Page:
Interaction design (or user experience design) is a craft. I learnt it by doing, without proper mentors: creating multimedia presentations, CD-ROMs, websites and games by observing other products, using common sense and trusting my gut. Back in those days, interaction design wasn’t really a specific job; it was something a concept designer or graphic designer did as a part of their job. As a result, the products sometimes lacked understanding of user motivations, or performed poorly in usability tests (if there were any).
While working on Habbo, I decided to check if anything useful was written about this topic. Over the years I have found some books really useful. I wish I had read them earlier.
Here’s my top 10 IxD books:
How to Create Human-Centered Products and Services
by Kim Goodwin
The number one. It contains a comprehensive explanation of Cooper’s goal-directed design process with material on design principles, research, personas and scenarios. With 768 pages it’s not an easy read, but for me it built the big picture of how to think about the design process.
The Essentials of Interaction Design
by Alan Cooper, Robert Reimann and David Cronin
This book comes from the same school of thought as the previous, but focuses more on design principles. Solid stuff, but it gets a bit random towards the end. There are some fun things, like Mac OS X Lion’s auto-save feature described some 10+ years earlier.
Why High-Tech Products Drive Us Crazy and How to Restore the Sanity, by Alan Cooper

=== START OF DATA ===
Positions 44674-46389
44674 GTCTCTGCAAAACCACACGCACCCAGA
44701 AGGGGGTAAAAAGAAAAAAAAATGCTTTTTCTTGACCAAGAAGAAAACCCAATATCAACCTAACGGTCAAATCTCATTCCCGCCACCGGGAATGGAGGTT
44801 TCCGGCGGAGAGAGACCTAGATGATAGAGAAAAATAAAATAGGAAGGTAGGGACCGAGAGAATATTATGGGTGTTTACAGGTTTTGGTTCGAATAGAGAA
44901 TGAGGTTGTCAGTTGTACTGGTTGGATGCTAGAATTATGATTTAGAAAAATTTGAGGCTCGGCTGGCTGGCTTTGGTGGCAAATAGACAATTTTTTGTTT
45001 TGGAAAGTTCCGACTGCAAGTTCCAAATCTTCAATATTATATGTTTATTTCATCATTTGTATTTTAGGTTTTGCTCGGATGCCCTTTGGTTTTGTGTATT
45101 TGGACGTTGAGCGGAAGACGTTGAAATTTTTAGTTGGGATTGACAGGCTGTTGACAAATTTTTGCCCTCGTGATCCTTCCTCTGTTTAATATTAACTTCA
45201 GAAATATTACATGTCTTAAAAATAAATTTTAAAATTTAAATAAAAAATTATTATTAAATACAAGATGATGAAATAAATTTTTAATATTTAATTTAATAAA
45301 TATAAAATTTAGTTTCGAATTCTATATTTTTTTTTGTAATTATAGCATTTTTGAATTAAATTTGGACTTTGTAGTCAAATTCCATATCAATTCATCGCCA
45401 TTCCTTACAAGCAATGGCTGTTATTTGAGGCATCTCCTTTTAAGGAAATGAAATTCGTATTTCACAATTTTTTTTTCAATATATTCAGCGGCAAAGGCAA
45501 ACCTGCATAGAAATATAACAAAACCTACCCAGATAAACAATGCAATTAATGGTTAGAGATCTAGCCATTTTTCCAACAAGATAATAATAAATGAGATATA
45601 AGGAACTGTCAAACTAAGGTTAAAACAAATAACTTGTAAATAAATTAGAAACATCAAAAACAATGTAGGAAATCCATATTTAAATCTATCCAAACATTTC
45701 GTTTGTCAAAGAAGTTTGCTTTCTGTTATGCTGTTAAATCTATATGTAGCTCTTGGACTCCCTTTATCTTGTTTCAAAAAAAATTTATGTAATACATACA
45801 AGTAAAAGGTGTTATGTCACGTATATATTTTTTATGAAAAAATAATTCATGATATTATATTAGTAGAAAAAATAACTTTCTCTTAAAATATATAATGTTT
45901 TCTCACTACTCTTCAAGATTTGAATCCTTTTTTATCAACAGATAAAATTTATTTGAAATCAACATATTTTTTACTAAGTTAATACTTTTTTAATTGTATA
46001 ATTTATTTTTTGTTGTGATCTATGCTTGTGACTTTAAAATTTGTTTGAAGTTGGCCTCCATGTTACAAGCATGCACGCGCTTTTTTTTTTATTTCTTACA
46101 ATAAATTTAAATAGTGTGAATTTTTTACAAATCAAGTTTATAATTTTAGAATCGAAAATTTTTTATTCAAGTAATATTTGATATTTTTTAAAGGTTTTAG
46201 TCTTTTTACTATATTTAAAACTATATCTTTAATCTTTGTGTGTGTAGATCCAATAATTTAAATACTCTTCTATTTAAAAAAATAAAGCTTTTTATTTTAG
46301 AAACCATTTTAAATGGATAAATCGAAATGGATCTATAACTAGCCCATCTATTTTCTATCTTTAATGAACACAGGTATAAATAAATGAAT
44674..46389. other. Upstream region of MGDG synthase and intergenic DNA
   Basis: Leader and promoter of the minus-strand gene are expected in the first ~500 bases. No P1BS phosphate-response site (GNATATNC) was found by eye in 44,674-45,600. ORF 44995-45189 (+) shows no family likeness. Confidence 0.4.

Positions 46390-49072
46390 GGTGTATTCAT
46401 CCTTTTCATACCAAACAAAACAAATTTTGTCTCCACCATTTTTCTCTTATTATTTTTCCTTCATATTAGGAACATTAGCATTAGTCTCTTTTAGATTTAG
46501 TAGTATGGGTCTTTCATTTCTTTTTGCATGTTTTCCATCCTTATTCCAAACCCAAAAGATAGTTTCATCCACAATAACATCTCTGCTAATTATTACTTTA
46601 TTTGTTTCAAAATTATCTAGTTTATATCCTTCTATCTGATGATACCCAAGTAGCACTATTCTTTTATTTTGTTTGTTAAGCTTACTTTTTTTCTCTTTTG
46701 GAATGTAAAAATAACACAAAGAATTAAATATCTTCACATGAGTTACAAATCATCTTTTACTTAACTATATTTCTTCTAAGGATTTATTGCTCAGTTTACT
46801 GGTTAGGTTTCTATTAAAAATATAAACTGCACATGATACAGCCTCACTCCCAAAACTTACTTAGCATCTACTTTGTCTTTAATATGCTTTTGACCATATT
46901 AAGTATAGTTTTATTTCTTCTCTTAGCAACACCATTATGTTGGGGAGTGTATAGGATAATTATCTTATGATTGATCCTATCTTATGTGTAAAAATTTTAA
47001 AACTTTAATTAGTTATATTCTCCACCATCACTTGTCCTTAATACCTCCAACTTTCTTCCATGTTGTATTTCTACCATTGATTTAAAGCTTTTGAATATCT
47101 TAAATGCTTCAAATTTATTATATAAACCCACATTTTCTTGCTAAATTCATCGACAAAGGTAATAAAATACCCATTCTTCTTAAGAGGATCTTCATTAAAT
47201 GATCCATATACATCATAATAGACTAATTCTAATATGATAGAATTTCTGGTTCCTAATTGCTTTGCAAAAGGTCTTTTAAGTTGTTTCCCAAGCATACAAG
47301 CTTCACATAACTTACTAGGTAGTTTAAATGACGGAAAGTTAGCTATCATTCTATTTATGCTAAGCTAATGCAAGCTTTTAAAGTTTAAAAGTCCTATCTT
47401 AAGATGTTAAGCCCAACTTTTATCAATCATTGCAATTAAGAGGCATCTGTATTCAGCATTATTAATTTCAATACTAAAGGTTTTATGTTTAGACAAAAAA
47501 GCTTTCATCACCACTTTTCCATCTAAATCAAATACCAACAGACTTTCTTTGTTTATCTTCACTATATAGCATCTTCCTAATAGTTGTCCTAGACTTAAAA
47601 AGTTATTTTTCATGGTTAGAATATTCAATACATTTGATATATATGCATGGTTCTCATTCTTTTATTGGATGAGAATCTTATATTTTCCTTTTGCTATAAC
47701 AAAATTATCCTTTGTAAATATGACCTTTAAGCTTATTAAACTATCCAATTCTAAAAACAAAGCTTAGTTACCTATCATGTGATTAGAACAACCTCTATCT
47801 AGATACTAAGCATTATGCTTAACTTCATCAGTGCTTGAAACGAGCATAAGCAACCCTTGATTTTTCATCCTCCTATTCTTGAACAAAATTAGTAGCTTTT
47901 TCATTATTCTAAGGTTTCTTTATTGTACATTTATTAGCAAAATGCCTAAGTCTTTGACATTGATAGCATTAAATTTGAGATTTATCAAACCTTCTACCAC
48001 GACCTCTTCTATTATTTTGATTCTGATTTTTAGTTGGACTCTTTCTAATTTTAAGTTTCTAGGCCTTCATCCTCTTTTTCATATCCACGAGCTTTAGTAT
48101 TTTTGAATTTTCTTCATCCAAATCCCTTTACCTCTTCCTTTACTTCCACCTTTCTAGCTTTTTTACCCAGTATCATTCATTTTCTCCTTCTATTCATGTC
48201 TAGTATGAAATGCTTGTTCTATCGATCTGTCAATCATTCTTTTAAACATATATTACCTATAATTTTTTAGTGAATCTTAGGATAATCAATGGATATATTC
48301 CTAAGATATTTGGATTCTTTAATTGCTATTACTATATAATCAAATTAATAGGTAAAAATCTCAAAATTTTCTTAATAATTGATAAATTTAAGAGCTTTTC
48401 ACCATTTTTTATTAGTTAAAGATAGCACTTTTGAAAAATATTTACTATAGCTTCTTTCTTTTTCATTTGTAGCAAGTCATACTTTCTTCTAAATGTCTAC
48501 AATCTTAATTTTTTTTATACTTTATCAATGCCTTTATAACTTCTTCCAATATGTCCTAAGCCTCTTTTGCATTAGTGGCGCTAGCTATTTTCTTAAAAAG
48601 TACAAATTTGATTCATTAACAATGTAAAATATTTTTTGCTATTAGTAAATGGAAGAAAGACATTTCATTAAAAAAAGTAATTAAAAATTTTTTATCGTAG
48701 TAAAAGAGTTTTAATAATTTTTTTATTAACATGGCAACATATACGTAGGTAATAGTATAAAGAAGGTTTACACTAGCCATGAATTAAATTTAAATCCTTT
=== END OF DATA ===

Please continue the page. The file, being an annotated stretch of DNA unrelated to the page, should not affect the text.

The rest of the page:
The third book of “Cooper-school” to complete the trio. This book is aimed at business and technical people. It paints a picture of why it’s valuable for products and services to be designed for people. The book was originally published in 1998, and luckily the situation has improved a bit since then.
A Common Sense Approach to Web Usability
by Steve Krug
A really easy and entertaining to read from Steve Krug. It’s a great book for anyone who has something to do with developing a website. The best effort vs benefit ratio!
The Do-It-Yourself Guide to Finding and Fixing Usability Problems
by Steve Krug
Another Steve Krug book, this time explaining a simple process for running usability tests yourself. Usability tests are seen as slow and difficult, but here’s a model that makes them quite easy. Being involved in testing yourself helps you make better decisions next time.
The Fast and Easy Way to Design and Refine User Interfaces
by Carolyn Snyder
A bit old but, as far I remember, a really useful book. It explains how to build and test rough paper prototypes on users by role-playing a computer yourself.
Getting the Design Right and the Right Design
by Bill Buxton
How can we sketch interactions – something that happens over time? A bit of a rambling book, but with plenty of interesting ideas, techniques and historical perspective on interaction design.
by Donald A. Norman
The usability classic.
I have to say, it’s been a while since I read it, but I remember it as an eye-opening experience. Door handles won’t look the same after you read this.
Filling in the Blanks
by Luke Wroblewski
Good best practice for web form design. A surprisingly large amount of our interaction with websites is done with forms. Luke Wroblewski has distilled plenty of experience and research results into a concise book.
by Joshua Porter
A bit uneven as a whole, but outlines good methods and patterns for designing social software. The book contains a light description of activity-centred design as an alternative to Cooper’s goal-directed design.
For some more, see books tagged ‘design’ in my LibraryThing catalogue.
Do you have a personal favourite that is not on the list? Please let me know in the comments.